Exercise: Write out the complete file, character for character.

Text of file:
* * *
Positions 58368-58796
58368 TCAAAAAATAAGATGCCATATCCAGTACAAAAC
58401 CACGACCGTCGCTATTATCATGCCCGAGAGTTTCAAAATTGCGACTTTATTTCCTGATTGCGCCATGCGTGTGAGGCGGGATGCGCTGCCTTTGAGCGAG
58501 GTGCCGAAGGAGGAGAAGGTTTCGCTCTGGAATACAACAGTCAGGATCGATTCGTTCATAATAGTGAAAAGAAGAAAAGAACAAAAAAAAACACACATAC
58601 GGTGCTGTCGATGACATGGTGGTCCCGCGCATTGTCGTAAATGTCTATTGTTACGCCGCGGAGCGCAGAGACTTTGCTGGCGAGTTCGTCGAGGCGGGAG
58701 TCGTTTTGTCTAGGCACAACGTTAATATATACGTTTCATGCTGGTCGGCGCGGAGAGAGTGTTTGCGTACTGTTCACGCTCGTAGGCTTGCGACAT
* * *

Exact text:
Positions 58368-58796
58368 TCAAAAAATAAGATGCCATATCCAGTACAAAAC
58401 CACGACCGTCGCTATTATCATGCCCGAGAGTTTCAAAATTGCGACTTTATTTCCTGATTGCGCCATGCGTGTGAGGCGGGATGCGCTGCCTTTGAGCGAG
58501 GTGCCGAAGGAGGAGAAGGTTTCGCTCTGGAATACAACAGTCAGGATCGATTCGTTCATAATAGTGAAAAGAAGAAAAGAACAAAAAAAAACACACATAC
58601 GGTGCTGTCGATGACATGGTGGTCCCGCGCATTGTCGTAAATGTCTATTGTTACGCCGCGGAGCGCAGAGACTTTGCTGGCGAGTTCGTCGAGGCGGGAG
58701 TCGTTTTGTCTAGGCACAACGTTAATATATACGTTTCATGCTGGTCGGCGCGGAGAGAGTGTTTGCGTACTGTTCACGCTCGTAGGCTTGCGACAT